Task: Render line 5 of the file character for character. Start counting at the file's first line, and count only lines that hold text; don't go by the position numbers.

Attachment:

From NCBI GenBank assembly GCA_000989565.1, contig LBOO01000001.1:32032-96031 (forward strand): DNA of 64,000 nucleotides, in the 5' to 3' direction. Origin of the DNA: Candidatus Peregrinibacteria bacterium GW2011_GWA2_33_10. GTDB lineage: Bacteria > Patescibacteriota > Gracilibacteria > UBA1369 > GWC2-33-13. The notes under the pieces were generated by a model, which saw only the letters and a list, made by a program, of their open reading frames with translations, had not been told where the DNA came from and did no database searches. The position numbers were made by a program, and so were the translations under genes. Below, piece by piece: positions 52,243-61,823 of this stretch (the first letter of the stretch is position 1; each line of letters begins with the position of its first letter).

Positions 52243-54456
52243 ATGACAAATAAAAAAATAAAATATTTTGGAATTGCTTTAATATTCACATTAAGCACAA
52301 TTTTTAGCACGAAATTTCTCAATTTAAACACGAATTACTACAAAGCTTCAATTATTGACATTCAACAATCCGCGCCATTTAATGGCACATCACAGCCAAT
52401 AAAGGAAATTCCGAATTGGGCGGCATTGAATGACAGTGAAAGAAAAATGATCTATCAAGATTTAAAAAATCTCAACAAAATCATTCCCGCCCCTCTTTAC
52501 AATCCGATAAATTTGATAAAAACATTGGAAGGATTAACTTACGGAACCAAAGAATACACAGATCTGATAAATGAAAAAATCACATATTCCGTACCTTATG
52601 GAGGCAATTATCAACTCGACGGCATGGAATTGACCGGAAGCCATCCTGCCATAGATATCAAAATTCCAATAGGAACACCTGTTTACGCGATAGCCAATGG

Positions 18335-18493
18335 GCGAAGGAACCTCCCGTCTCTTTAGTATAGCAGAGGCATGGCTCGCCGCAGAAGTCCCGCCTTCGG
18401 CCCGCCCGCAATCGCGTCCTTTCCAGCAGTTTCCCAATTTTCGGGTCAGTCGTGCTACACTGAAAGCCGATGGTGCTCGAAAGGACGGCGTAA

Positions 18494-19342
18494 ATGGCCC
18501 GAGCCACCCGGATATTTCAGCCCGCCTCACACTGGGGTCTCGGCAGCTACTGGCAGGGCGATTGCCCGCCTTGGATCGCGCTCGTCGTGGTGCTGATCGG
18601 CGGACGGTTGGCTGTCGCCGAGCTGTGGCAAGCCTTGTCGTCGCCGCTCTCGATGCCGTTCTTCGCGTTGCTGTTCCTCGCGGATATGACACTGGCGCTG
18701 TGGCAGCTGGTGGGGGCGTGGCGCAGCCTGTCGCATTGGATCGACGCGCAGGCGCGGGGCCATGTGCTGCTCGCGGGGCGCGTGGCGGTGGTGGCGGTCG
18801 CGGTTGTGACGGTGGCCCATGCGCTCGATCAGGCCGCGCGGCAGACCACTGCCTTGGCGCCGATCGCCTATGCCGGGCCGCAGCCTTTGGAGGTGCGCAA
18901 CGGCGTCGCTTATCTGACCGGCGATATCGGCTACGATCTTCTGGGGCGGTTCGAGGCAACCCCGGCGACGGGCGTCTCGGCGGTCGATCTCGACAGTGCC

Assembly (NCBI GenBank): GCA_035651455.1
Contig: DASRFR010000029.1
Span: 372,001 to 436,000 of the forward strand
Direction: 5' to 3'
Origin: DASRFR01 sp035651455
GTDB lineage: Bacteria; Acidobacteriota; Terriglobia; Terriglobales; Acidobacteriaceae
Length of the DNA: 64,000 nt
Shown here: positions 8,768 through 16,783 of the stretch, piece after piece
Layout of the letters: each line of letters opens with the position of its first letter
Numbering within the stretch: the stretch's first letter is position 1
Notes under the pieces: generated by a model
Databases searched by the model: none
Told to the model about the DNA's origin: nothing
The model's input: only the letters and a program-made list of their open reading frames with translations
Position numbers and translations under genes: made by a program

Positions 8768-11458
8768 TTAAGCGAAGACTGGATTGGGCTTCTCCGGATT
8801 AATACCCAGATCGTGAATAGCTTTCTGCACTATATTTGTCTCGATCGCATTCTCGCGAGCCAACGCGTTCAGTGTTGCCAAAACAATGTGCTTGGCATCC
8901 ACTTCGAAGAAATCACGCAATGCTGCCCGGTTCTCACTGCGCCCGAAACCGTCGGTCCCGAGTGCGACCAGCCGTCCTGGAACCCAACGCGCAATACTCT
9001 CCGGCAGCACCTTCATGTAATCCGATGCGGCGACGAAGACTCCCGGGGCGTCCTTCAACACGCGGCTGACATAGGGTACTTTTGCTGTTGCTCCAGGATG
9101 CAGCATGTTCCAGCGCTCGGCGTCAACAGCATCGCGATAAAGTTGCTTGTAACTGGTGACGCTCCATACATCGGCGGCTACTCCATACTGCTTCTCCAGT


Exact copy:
52401 AAAGGAAATTCCGAATTGGGCGGCATTGAATGACAGTGAAAGAAAAATGATCTATCAAGATTTAAAAAATCTCAACAAAATCATTCCCGCCCCTCTTTAC